From The New York Times editorial board:
Inspired by a Swedish teenager, students around the world on Friday will protest political inaction.
The girl in long braids and lavender pants was in striking contrast to the rich and powerful adults gathered in Davos in January for the World Economic Forum, and her brief address lacked the usual niceties.
“Adults keep saying, ‘We owe it to the young people to give them hope,’” she said. “But I don’t want your hope. I don’t want you to be hopeful. I want you to panic. I want you to feel the fear I feel every day. And then I want you to act.”
The applause was tepid.
Hers was not a tone grown-ups welcome from a 16-year-old. But Greta Thunberg is someone they should listen to. In fact, must listen to.
Not because the catastrophe she sees coming is news: The warnings of impending climatic catastrophe are already deafening — in the 2018 report of the United Nations Intergovernmental Panel on Climate Change, which warns that we are less than 12 years away from the point of no return; in the findings of 13 United States federal agencies that describe the grave threats posed by climate change to the nation; in the extremes of weather reported daily; in the vanishing Arctic ice, raging wildfires, violent tornadoes and other consequences of an overheating planet that appear with ever increasing frequency.
The grown-ups should listen because the alarm is being sounded by kids like Greta who, unlike President Trump and other willful deniers of the obvious, have realized that they stand to inherit a wounded world their elders are failing to protect.
“You are not mature enough to tell it like it is,” Greta told COP24, a United Nations climate change conference in Poland in December, where the United States joined Russia, Saudi Arabia and Kuwait in watering down a response to the climate change panel’s report. “Even that burden you leave to us children.”
Greta is an unlikely agent of change. She is autistic, diminutive, not given to long speeches. But her decision to regularly skip school to sit in front of the Swedish Parliament since August to demand action on the climate has helped inspire a global movement of young people who share her alarm and anger. Tens of thousands of school and university students in Australia, Belgium, Britain, France, Germany, Japan and many other countries have followed her lead. A global school boycott to raise climate consciousness is scheduled for Friday.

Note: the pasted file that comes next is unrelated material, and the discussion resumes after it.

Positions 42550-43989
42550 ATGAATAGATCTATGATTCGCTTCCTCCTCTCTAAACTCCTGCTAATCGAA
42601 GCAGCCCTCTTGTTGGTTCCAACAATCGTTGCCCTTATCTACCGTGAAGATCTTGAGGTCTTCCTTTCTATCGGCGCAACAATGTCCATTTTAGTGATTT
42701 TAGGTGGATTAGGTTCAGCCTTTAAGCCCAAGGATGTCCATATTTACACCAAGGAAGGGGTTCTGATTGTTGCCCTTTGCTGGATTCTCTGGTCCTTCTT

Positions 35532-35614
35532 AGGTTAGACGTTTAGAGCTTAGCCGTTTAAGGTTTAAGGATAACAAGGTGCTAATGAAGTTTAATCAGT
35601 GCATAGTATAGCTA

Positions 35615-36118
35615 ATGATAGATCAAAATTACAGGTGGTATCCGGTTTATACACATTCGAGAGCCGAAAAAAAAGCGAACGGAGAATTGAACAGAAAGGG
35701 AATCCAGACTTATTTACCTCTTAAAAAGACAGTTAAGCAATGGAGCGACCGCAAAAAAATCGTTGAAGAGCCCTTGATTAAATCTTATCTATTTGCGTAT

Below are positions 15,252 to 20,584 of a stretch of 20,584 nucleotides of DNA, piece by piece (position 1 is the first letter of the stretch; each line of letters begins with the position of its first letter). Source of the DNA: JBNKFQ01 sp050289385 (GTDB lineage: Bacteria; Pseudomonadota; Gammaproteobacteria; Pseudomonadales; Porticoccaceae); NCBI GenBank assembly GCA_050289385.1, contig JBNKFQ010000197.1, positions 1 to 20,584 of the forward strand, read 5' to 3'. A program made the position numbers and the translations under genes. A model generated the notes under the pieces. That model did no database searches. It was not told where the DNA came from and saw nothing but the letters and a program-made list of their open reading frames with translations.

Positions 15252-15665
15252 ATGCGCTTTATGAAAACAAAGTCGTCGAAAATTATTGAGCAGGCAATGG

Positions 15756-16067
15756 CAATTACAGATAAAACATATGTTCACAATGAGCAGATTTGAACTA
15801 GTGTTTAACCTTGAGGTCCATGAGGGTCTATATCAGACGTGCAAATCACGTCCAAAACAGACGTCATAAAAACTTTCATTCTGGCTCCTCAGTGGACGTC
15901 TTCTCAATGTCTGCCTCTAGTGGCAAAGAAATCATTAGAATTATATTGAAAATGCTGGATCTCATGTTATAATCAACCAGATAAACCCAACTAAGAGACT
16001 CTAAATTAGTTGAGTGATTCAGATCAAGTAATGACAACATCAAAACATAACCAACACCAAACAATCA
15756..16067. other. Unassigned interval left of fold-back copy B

In the United States, young environmental activists of the Sunrise Movement created a major stir when more than 150 staged a sit-in at Representative Nancy Pelosi’s office a week after the midterm elections. And a video of a youthful delegation delivering a letter to Dianne Feinstein, the veteran Democratic senator from California, in which she tries to school them on the realities of politics while they talk of a dying earth, went viral in February.
The American students have found a strong ally in Alexandria Ocasio-Cortez, the 29-year-old Democratic congresswoman from New York who last month introduced a “Green New Deal” resolution in the House. The document sets out not only a remarkably ambitious program for a rapid transfer to renewable energy, but also a broad set of ideas on how society should be fundamentally rebuilt. Not surprisingly, the Green New Deal was gleefully pounced on by Republicans as a “Trojan horse for socialism” and stands no chance of adoption, but it has become something of a litmus test for where Democrats stand on climate change — and something of a manifesto for the rising generation of activists.